Such offensive growth by Chicago’s floor general is an extension of the collective strides the team has made on that side of the ball. The Sky lead all teams this season with six players averaging double digits in points, a key component behind Chicago leaping to a second-place tie in offensive efficiency after ranking seventh in 2021.
Chicago has trusted Vandersloot’s playmaking ability to push the tempo ever since drafting her third overall in 2011, but personnel choices under the leadership of Wade, who is also the Sky’s general manager, have further solidified the championship core around her. Three of Chicago’s aforementioned double-digit scorers this season have previously won Finals MVP honors (Kahleah Copper, Candace Parker, Emma Meesseman), giving Vandersloot a lot of options when balancing when to score or create for others.
Last month against the Minnesota Lynx, Vandersloot had to hold her dribble after seeking an open teammate in the final seconds of a tie game. She eventually handed off the ball to Meesseman, who returned the favor immediately upon drawing a double-team, leaving Vandersloot open for the game-winner.
Her buzzer-beater capped a six-game stretch during which Vandersloot averaged 17.0 points while sporting an effective field-goal percentage of 67.6. As a result, Vandersloot earned Player of the Week honors for the seventh time in her career.
Less than two weeks after Vandersloot’s timely heroics, Chicago was on the other end of a close finish when Minnesota countered with a three-point victory after Allie Quigley missed a potential game-tying shot as time expired.
So, no, the Sky are not completely bulletproof in crunch time. Nor are they without flaws overall. As illustrated by a 40-28 points-in-the-paint deficit during that loss to Minnesota, teams are comfortable attacking the defending champions for easy looks. On the season, the Sky lead all WNBA teams in interior scoring, but Chicago’s defense ranks only 10th in such points allowed, offering a glimpse into one of the few weaknesses for an otherwise potent defending champion.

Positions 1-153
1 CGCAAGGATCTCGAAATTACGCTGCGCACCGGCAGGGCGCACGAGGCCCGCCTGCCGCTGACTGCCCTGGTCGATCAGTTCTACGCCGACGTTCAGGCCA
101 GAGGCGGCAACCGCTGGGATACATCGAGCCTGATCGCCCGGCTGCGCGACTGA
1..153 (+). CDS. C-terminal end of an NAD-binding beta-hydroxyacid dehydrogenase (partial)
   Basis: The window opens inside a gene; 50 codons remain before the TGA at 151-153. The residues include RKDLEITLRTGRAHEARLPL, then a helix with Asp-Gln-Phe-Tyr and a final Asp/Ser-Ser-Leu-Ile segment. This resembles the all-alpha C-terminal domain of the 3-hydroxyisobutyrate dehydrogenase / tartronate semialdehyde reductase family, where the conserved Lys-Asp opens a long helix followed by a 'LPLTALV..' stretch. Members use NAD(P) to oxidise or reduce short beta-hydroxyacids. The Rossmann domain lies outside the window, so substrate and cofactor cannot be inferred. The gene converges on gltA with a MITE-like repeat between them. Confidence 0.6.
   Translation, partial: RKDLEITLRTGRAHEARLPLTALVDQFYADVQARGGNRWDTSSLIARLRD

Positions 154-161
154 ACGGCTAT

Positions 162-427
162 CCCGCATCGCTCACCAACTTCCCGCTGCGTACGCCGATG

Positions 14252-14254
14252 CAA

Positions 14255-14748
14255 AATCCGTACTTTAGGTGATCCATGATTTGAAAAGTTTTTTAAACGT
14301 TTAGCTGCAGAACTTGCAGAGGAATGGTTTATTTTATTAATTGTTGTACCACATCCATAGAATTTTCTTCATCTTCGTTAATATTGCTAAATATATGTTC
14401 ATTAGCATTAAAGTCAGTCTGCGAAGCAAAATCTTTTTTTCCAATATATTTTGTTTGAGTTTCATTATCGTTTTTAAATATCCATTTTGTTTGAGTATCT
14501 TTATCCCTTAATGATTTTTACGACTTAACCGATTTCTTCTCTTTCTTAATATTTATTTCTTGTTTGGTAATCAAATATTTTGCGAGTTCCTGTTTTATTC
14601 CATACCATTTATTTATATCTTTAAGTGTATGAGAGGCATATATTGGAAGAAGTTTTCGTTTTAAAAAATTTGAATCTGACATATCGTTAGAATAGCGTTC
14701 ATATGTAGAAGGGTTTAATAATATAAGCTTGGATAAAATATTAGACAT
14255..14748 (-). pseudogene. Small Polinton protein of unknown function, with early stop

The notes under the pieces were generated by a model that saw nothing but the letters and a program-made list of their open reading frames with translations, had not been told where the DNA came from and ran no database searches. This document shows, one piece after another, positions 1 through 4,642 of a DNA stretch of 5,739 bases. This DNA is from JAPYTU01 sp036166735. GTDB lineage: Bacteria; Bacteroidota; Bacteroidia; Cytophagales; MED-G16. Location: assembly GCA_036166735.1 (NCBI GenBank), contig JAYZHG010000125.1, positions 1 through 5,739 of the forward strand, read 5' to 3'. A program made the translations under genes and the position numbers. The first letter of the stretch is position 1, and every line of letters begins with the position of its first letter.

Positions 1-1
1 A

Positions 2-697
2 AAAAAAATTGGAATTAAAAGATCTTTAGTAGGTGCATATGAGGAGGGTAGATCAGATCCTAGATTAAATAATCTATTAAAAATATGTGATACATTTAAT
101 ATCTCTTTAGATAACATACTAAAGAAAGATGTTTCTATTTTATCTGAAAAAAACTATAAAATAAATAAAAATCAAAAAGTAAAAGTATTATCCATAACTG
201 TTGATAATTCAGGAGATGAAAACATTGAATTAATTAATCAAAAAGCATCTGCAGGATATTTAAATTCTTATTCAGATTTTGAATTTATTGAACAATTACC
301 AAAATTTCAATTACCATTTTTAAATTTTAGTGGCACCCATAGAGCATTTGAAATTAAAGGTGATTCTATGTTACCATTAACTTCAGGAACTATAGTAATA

But championship pedigree certainly helps with taking hard lessons from losses in stride, especially when the bigger picture of repeating is involved. While only the Sparks (2001-2002) and the now-defunct Houston Comets (1997-2000) have won consecutive rings in the W, Vandersloot is confident there remains plenty of room for Chicago to further etch its name in league lore.
“I want to win more championships in Chicago,” Vandersloot said last month.
“I think everyone would say after their first one, they’re on the hunt for more. You’re never satisfied and that’s why we do this, is to continue to get championships. I’m lucky that we have one, but we’re always looking to get more.”
Armed with their newfound crunch-time closer once again and a league-best 33 percent title odds according to the FiveThirtyEight model, there’s a good chance Vandersloot and the Sky will get their wish this season.